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More details emerge


Capac chief's condition improving, Suspect hospitalized, pretrial delayed


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Sheriff Dan Lane addresses crowd at last Tuesday’s community information meeting regarding the April 16 shooting in Capac that injured two police officers, Chief Raymond Hawks and Deputy Tim O’Boyle. photo by Maria Brown.

May 07, 2008
CAPAC — Law enforcement and school officials acknowledge things could have gone better in the aftermath of the April 16 shooting that seriously injured Chief Raymond Hawks.

Amidst a school lockdown, Supt. Jerry Jennex said the district was plagued by communication problems. Sheriff Dan Lane acknowledged they didn't find the alleged shooter, Don Burke, where they expected to. These and other issues were hashed out at a community information meeting last Tuesday, April 29, at Capac High School, but overall, attendees lauded everyone for their quick thinking in the aftermath of the incident.

"Time stood still for a while," Jennex said of coordinating the lockdown.

The school's emergency plan was complicated by the fact that middle schoolers were already aboard buses when the lockdown was called for, he said. They were eventually moved to the bus garage to wait.

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On top of that dilemma, Jennex said, administrators found their cell phones weren't reliable due to the sudden call volume.

"We learned a lot from this incident," Jennex said, adding that they'll continue to study it and related school policy including parent notification.

Lane detailed the sheriff's department response to the scene and subsequent hunt for Burke who had not retreated into his home as police first believed. He was eventually detained at Mike Pirrone Produce where he'd been hiding in a truck.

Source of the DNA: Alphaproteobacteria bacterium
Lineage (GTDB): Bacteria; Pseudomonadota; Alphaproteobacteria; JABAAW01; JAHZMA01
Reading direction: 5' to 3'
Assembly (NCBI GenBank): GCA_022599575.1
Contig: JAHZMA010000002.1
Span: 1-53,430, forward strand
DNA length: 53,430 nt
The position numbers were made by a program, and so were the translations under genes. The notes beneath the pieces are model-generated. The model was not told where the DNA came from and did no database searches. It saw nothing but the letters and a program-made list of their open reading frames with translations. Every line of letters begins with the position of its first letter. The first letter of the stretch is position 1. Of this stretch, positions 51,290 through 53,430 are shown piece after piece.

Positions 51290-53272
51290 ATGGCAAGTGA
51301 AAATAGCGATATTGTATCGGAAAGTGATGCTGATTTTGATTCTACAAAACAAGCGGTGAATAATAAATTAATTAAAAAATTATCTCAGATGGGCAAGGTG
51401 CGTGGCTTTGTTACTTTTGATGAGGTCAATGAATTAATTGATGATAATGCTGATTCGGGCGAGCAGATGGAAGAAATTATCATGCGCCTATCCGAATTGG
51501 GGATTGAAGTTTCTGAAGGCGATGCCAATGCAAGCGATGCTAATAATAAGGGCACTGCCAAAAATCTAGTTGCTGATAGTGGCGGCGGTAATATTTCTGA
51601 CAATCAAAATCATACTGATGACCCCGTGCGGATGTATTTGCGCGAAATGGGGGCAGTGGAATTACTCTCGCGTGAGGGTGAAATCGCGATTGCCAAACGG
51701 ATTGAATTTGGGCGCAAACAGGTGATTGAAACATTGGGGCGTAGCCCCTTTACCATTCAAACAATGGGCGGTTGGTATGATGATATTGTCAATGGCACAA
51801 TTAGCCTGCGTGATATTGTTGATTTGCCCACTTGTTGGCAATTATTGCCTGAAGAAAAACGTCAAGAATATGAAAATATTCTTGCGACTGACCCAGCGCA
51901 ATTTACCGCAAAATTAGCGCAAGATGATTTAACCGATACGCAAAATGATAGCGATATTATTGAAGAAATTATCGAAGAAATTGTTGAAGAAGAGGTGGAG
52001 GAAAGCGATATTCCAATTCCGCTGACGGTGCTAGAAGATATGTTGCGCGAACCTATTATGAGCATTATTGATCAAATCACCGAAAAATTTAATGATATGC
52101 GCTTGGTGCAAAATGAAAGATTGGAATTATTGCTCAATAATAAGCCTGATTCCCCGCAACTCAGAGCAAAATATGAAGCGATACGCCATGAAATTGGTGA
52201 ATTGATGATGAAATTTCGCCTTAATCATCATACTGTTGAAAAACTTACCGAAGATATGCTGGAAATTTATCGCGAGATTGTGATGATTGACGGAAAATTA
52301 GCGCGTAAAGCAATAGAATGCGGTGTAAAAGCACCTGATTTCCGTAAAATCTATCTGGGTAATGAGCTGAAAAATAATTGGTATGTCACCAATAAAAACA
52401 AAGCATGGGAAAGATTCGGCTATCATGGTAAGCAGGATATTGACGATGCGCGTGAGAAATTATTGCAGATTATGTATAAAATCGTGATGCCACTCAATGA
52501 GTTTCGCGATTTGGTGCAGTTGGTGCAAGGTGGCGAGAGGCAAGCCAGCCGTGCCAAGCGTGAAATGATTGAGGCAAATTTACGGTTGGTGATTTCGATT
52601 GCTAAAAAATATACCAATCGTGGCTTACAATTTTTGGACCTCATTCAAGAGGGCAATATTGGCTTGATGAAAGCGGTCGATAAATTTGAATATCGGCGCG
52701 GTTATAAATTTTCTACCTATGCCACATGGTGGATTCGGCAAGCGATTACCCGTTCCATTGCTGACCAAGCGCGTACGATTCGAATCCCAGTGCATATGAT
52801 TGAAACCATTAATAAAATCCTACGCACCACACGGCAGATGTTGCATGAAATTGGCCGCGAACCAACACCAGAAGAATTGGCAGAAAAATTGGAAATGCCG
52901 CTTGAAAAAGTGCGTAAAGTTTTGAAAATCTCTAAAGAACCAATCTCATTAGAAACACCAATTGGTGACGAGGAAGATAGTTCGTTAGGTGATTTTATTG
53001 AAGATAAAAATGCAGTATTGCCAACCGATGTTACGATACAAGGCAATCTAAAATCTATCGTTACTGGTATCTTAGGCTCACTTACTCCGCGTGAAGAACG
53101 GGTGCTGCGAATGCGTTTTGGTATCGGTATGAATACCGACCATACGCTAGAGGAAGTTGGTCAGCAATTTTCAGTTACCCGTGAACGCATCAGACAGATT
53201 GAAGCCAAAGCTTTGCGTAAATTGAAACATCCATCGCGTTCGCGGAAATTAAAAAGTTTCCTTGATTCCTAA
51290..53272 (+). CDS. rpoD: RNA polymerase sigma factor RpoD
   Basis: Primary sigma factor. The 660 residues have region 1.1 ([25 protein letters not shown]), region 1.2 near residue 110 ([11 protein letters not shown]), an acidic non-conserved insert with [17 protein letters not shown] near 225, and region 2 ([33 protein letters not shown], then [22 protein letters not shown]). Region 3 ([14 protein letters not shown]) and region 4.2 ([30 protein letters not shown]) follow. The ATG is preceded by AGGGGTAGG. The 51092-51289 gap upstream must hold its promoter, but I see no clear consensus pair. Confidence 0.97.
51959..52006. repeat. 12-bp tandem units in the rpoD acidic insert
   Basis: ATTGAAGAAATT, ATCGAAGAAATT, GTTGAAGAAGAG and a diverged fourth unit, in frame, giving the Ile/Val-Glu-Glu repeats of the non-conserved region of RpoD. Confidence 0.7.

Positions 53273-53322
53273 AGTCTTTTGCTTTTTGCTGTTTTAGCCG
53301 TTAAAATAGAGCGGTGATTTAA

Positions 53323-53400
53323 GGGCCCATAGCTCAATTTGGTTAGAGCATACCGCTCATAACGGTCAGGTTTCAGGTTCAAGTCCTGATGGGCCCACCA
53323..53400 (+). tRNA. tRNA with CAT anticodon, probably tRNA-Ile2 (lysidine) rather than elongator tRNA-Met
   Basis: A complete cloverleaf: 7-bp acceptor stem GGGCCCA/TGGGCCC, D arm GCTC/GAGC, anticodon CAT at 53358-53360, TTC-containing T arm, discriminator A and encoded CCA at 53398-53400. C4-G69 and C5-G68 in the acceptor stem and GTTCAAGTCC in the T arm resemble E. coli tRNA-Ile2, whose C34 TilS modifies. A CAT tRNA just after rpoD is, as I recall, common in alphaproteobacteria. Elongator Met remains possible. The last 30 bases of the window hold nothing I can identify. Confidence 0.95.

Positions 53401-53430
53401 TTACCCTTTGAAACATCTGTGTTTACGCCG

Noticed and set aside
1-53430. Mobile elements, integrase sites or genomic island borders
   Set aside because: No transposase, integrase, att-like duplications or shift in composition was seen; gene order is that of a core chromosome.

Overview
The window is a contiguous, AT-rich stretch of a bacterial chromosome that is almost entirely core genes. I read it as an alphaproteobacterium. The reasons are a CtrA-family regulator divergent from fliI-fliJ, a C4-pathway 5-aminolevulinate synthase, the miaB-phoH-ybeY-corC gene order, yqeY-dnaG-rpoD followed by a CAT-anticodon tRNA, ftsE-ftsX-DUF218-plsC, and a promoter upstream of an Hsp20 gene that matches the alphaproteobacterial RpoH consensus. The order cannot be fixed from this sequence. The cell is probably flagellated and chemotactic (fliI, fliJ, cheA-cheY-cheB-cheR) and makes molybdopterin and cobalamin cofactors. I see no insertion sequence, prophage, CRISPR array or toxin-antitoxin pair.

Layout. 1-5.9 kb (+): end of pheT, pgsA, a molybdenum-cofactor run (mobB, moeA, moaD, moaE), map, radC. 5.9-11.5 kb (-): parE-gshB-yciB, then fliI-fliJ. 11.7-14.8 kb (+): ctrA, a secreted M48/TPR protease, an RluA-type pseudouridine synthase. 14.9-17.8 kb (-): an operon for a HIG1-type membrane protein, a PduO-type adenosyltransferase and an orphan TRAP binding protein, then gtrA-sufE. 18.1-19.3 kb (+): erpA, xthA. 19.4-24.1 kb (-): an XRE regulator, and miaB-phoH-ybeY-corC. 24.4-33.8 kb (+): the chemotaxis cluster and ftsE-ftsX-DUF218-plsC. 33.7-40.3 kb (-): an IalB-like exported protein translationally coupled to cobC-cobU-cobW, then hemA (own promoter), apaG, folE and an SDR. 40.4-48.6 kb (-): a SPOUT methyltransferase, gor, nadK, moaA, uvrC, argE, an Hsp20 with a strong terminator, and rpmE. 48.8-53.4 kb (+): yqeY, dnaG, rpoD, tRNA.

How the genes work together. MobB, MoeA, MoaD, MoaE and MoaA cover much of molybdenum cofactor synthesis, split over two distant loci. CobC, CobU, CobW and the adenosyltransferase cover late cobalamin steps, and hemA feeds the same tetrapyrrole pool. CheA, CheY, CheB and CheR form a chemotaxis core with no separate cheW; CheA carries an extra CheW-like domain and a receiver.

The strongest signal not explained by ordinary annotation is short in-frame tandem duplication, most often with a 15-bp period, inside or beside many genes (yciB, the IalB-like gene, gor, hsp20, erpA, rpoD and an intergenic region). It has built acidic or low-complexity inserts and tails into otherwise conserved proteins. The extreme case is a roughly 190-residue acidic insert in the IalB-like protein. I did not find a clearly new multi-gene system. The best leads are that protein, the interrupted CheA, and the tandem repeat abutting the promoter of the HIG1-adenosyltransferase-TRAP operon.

"I realize ten hours seemed like a long time to you," Lane said of the time elapsed between the shooting and Burke's arrest.

"Statistics show that 90 percent of the time (a shooter) will retreat to their most comfortable spot."

He said a total lockdown of the village would have been "monumental." Instead, several perimeters were established and uniformed and plain clothes officers were roaming the streets with a photo of Burke.

Burke suffered a heart attack enroute to jail and eventually underwent a triple bypass, Lane said. He was released prior to his arraignment, which was scheduled for Tues., May 6, but has since re-entered the hospital.

Jeanette Yaroch, a registered nurse and Hawks' niece, gave an update on the police chief's condition, cautioning that his recovery could be lengthy. Putting him on a ventilator is a common practice when a person suffers damage to multiple organs, she said. The gunshot injured Hawks' liver and lung and nicked his gall bladder and kidney. His gallbladder has since been removed.

"(He) will have a lot of homework to do," Yaroch said. "Please continue to pray for him."

More recently, family and friends report that Hawks is responsive and showing signs of emerging from a medically-induced coma. He remains on a ventilator listed in serious condition.

Prosecutor Mike Wendling said Burke's case would be handled competently.

"We hope the community has confidence in our department," Wendling said, adding that any potential witnesses should contact police if they haven't already been interviewed by police.

The citizens who rushed to Hawks' aid were recognized along with some of his family members also in attendance.

Burke also took aim at Sheriff's Deputy Tim O'Boyle who was grazed in the head by a bullet and tow truck driver Mike Thorpe, who was not injured.

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